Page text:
Search Results

You are looking at 1 - 2 of 2 items for

  • Author or Editor: Eric Lenning x
  • All content x
Clear All Modify Search
Eric Lenning, Henry E. Fuelberg, and Andrew I. Watson


Software build 9.0 for the Weather Surveillance Radar-1988 Doppler (WSR-88D) contains several new or improved algorithms for detecting severe thunderstorms. The WSR-88D Operational Support Facility supports testing and optimization of these algorithms by local National Weather Service offices. This paper presents a new methodology for using Storm Data in these local evaluations. The methodology defines specific conditions a storm cell must meet to be included in the evaluation. These conditions include cell intensity and duration, population density along the cell track, and any previous severe reports in the county where the storm is located. These requirements avoid including storm cells that may have produced severe weather where reports would be very unlikely. The technique provides a more accurate picture of algorithm performance than if Storm Data is used with no special considerations.

This study utilizes the new methodology with data currently available for the Tallahassee, Florida, county warning area (TLH CWA). It describes the performance of two algorithms used for detecting severe hail. The first is the Probability of Severe Hail (POSH), a component of the build 9.0 Hail Detection Algorithm. The second is the algorithm that calculates vertically integrated liquid (VIL).

Early results show that the recommended POSH threshold of 50% appears appropriate for the TLH CWA. This suggests that the height of the freezing level provides a reasonably good estimate of the best severe hail index (SHI). However, early results also indicate that the average wet-bulb temperature from 1000 to 700 mb (low-level wet-bulb temperature) might produce an even better indication of the SHI threshold. Similarly, the threshold for VIL is highly correlated to the low-level wet-bulb temperature. Finally, the VIL algorithm is found to perform as well as the POSH parameter if the best VIL threshold can be determined in advance. Since the database used in these evaluations was relatively small, these findings should be considered tentative.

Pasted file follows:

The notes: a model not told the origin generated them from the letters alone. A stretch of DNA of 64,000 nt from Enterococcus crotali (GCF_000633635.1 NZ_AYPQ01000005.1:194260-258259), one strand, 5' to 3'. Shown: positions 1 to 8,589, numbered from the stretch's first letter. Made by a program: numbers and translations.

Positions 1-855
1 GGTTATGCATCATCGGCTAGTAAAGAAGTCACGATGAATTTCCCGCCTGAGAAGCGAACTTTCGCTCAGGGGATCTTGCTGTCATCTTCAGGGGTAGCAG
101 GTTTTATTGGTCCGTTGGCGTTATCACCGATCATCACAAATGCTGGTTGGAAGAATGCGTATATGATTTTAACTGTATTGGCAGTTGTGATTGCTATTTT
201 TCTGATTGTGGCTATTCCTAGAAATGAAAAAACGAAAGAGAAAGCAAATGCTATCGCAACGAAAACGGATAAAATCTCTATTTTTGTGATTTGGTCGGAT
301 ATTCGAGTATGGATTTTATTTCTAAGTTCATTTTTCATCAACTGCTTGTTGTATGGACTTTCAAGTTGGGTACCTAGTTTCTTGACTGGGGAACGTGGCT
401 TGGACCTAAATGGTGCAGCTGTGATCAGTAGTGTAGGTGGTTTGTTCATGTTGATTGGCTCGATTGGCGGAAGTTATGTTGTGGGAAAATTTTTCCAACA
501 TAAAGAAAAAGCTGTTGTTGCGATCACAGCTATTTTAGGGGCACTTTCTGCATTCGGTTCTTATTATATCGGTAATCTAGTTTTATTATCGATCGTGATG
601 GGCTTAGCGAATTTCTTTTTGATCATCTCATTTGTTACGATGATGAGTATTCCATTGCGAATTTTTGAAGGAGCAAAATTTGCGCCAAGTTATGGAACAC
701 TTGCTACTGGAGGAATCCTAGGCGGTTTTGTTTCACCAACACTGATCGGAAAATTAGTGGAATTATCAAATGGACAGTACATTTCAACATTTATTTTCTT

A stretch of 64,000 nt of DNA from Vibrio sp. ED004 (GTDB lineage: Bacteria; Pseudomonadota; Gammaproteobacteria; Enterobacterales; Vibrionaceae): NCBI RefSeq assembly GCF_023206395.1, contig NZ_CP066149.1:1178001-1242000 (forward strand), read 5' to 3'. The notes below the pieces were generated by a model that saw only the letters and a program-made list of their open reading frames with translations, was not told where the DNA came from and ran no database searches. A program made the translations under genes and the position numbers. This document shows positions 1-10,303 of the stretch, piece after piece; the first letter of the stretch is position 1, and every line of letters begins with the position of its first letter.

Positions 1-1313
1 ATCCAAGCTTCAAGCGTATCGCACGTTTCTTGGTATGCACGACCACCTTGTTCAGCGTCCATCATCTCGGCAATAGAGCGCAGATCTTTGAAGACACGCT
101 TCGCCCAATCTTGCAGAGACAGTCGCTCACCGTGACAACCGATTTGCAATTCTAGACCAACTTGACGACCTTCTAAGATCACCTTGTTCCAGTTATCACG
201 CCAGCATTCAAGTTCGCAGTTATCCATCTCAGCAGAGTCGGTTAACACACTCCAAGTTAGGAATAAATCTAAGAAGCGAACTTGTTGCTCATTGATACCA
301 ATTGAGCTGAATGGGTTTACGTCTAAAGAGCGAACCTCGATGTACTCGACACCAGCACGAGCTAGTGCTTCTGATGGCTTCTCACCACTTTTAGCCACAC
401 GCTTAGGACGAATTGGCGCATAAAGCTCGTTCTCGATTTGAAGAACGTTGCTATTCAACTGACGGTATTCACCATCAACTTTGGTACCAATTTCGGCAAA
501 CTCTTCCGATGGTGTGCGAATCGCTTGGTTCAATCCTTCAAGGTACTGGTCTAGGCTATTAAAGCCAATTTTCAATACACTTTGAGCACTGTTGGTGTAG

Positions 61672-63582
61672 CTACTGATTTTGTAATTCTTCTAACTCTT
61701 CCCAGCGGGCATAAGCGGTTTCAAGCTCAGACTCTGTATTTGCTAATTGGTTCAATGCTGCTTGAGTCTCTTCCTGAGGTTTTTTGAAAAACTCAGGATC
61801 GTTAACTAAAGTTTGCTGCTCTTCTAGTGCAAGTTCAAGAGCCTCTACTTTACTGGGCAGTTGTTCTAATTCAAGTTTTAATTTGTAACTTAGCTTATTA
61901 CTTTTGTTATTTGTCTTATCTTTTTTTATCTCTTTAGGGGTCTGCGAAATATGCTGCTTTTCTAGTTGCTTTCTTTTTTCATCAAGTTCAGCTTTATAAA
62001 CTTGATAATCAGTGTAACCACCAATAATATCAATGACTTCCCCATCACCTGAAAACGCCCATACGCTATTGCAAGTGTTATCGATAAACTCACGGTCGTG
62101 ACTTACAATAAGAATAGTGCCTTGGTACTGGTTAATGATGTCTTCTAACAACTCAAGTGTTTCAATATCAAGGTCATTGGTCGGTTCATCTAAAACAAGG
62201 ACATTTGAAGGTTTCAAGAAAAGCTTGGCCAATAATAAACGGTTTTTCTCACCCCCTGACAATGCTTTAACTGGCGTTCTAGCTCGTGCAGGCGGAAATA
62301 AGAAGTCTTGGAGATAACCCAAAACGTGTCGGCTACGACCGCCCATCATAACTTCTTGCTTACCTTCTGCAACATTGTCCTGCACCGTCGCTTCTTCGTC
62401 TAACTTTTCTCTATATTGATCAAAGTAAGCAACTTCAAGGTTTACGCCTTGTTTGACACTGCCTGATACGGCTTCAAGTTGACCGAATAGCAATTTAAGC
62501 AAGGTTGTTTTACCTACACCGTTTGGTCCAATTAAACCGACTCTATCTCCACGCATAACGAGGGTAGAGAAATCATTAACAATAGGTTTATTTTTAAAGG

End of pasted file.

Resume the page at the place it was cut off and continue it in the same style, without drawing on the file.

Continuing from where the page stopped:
Full access
Kevin Birk, Eric Lenning, Kevin Donofrio, and Matthew T. Friedlein


Using vertical temperature profiles obtained from upper-air observations or numerical weather prediction models, the Bourgouin technique calculates areas of positive melting energy and negative refreezing energy for determining precipitation type. Energies are proportional to the product of the mean temperature of a layer and its depth. Layers warmer than 0°C consist of positive energy; those colder than 0°C consist of negative energy. Sufficient melting or freezing energy in a layer can produce a phase change in a falling hydrometeor. The Bourgouin technique utilizes these energies to determine the likelihood of rain (RA) versus snow (SN) given a surface-based melting layer and ice pellets (PL) versus freezing rain (FZRA) or RA given an elevated melting layer. The Bourgouin approach was developed from a relatively small dataset but has been widely utilized by operational forecasters and in postprocessing of NWP output. Recent analysis with a larger dataset suggests ways to improve the original technique, especially when discriminating PL from FZRA or RA. This and several other issues are addressed by a modified version of the Bourgouin technique described in this article. Additional enhancements include use of the wet-bulb profile rather than temperature, a check for heterogeneous ice nucleation, and output that includes probabilities of four different weather types (RA, SN, FZRA, PL) rather than the single most likely type. Together these revisions result in improved performance and provide a more viable and valuable tool for precipitation-type forecasts. Several National Weather Service forecast offices have successfully utilized the revised tool in recent winters.

Restricted access